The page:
An article written by Mrs Palmberg for the Nordic Africa Institute
Zimbabwe is an interesting country in its breadth and depth of arts development in literature, sculpture, painting, music, dance and film. In addition, artistic handicraft has developed into a field of its own.
With this and more in mind I set out for a seven weeks visit to Zimbabwe at the end of 2002, and a three weeks visit in mid-2003, to meet and interview artists from different genres, and a few people working with the arts (as publishers, critics or scholars). I returned for two weeks in April 2004. One of the main reasons for the fieldwork was a need to mitigate the paucity of artists’ voices in the scholarly discourse on the arts. I came to Zimbabwe to collect raw material for a book in Swedish on cultural dynamics in contemporary cultural production in Africa, where voices of the artists in different parts of Africa will feature at the side of contributions from scholars in the network of the “Cultural Images in and of Africa” project.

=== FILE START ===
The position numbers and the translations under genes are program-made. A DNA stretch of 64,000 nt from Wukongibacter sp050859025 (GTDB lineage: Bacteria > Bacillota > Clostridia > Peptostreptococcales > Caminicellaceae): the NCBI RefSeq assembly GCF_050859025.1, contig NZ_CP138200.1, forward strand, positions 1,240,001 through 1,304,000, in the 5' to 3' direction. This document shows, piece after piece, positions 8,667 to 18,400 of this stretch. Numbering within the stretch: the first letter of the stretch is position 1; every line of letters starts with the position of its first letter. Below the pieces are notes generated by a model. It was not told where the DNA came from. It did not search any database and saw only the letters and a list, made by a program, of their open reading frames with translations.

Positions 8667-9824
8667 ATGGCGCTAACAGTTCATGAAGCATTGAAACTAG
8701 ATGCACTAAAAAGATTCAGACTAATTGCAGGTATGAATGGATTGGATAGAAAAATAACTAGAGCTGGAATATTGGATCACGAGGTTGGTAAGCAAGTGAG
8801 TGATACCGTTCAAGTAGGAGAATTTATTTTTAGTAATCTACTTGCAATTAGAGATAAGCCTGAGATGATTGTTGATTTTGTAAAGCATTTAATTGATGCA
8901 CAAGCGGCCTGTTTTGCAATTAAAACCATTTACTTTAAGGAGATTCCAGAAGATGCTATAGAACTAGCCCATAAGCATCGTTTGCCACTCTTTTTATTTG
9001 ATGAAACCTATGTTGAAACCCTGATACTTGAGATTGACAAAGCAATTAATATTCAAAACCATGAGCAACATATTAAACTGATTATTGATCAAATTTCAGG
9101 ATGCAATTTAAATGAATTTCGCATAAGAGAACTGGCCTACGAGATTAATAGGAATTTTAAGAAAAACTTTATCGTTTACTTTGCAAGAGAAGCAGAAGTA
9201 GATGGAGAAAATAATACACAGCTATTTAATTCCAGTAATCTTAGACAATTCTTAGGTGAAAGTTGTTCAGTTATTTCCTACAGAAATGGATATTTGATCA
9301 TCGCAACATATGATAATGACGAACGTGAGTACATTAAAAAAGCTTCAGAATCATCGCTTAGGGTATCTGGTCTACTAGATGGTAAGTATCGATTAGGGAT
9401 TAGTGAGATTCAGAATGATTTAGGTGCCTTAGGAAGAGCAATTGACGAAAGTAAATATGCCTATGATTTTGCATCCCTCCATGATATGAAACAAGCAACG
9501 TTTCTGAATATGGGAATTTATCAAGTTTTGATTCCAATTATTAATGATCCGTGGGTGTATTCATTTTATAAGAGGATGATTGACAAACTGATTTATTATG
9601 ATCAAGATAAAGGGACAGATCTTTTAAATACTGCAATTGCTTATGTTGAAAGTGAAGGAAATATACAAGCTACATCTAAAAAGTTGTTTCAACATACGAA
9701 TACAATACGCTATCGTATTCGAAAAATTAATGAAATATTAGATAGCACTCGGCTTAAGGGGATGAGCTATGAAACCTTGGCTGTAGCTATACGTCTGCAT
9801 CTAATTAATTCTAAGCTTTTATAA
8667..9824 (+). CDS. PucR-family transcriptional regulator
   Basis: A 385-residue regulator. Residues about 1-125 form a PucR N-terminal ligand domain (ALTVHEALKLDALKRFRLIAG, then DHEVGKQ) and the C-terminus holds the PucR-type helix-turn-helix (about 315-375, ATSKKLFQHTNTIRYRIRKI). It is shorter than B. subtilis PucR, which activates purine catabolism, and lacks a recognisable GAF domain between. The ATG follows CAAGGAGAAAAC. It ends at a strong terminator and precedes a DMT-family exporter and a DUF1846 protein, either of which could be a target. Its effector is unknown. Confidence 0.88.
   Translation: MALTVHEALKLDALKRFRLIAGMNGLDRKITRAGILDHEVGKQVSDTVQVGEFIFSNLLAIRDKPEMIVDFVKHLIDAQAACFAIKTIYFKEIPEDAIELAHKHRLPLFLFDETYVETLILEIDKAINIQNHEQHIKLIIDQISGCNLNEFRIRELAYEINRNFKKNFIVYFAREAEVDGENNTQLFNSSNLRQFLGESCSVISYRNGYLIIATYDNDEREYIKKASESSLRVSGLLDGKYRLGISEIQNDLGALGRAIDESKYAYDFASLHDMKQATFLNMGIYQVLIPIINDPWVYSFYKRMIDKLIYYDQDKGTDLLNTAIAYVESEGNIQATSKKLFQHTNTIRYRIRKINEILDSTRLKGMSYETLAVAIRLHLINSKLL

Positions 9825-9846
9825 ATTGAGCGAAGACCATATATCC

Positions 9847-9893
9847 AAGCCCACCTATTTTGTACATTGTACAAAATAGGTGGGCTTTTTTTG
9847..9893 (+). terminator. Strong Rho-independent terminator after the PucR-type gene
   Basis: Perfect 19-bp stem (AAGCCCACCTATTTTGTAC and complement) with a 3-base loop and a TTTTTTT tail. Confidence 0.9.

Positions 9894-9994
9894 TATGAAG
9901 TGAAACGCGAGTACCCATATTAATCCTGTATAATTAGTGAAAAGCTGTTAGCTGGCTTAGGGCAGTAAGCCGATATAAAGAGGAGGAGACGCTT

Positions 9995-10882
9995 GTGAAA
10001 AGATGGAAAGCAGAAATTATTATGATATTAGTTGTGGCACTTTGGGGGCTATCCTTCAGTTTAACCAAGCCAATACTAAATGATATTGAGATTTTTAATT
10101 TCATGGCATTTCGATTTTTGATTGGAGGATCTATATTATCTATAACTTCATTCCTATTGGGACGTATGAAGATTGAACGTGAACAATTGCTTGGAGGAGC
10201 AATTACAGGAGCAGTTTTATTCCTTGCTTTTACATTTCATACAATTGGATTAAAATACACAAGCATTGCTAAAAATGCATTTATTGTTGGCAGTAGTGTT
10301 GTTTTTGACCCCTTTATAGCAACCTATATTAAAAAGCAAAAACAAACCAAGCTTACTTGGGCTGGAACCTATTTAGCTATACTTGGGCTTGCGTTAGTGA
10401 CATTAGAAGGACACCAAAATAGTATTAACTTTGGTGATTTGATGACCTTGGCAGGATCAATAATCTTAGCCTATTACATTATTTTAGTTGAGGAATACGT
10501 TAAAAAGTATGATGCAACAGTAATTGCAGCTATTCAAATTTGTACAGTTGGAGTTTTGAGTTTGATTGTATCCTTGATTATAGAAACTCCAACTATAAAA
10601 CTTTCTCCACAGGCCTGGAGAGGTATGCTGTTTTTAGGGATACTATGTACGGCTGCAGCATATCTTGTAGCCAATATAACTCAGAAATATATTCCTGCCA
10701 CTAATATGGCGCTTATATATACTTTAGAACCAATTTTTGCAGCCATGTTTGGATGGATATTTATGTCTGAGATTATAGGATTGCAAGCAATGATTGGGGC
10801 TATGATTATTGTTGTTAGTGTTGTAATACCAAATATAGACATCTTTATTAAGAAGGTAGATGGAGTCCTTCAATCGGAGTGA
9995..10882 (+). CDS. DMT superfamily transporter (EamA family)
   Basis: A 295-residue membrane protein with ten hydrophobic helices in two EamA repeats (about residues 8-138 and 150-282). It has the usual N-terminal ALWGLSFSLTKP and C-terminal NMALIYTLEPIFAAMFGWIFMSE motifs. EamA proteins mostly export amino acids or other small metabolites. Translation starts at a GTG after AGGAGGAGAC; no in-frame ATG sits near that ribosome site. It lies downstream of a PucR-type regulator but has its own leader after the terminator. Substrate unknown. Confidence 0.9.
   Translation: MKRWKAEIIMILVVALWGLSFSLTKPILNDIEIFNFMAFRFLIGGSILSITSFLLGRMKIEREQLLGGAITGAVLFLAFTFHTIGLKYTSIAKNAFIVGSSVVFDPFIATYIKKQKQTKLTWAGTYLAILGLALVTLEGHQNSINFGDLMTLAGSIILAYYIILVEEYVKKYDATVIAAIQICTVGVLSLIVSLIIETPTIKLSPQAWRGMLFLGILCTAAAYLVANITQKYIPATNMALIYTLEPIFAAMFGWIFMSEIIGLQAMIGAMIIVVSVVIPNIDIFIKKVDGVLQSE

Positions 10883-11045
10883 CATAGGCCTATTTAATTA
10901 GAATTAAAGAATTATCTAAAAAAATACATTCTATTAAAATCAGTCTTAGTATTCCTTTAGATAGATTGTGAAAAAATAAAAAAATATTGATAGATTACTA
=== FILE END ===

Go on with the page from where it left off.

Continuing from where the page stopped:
The aim of this collection of interviews is different. The artists’ voices are presented here not so much in the context of the overall developments in and study of the arts, but rather as topical testimonies of their reflections and experiences in what the new director of the National Gallery in Harare, Doreen Sibanda, at a seminar in April 2004 called “these hard times”.
In my encounters with artists in Zimbabwe I was initially intent on extracting views and material on long-term trends governing the arts in independent Zimbabwe. It soon became obvious, however, that the present deep crisis affected both the long-term and the short-term artistic practice. I changed my interview strategy and included questions on what this situation meant for the artists. Some aspects of their stories are personal, but many undoubtedly find their equivalence in crisis situations in other countries.